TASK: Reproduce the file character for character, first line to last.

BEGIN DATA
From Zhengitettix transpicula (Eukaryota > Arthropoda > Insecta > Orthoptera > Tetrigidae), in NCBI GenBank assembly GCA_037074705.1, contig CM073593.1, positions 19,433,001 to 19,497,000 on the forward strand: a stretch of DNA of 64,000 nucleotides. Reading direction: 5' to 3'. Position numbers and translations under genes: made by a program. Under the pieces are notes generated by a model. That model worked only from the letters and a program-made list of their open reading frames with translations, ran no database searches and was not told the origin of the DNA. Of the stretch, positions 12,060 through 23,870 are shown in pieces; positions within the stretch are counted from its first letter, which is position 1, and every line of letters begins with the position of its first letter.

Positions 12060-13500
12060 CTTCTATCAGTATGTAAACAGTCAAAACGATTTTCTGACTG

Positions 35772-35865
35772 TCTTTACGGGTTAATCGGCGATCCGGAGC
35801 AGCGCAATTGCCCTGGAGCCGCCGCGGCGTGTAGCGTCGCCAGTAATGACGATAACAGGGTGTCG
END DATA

From Zhengitettix transpicula (Eukaryota > Arthropoda > Insecta > Orthoptera > Tetrigidae), in NCBI GenBank assembly GCA_037074705.1, contig CM073593.1, positions 19,433,001 to 19,497,000 on the forward strand: a stretch of DNA of 64,000 nucleotides. Reading direction: 5' to 3'. Position numbers and translations under genes: made by a program. Under the pieces are notes generated by a model. That model worked only from the letters and a program-made list of their open reading frames with translations, ran no database searches and was not told the origin of the DNA. Of the stretch, positions 12,060 through 23,870 are shown in pieces; positions within the stretch are counted from its first letter, which is position 1, and every line of letters begins with the position of its first letter.

Positions 12060-13500
12060 CTTCTATCAGTATGTAAACAGTCAAAACGATTTTCTGACTG

Positions 35772-35865
35772 TCTTTACGGGTTAATCGGCGATCCGGAGC
35801 AGCGCAATTGCCCTGGAGCCGCCGCGGCGTGTAGCGTCGCCAGTAATGACGATAACAGGGTGTCG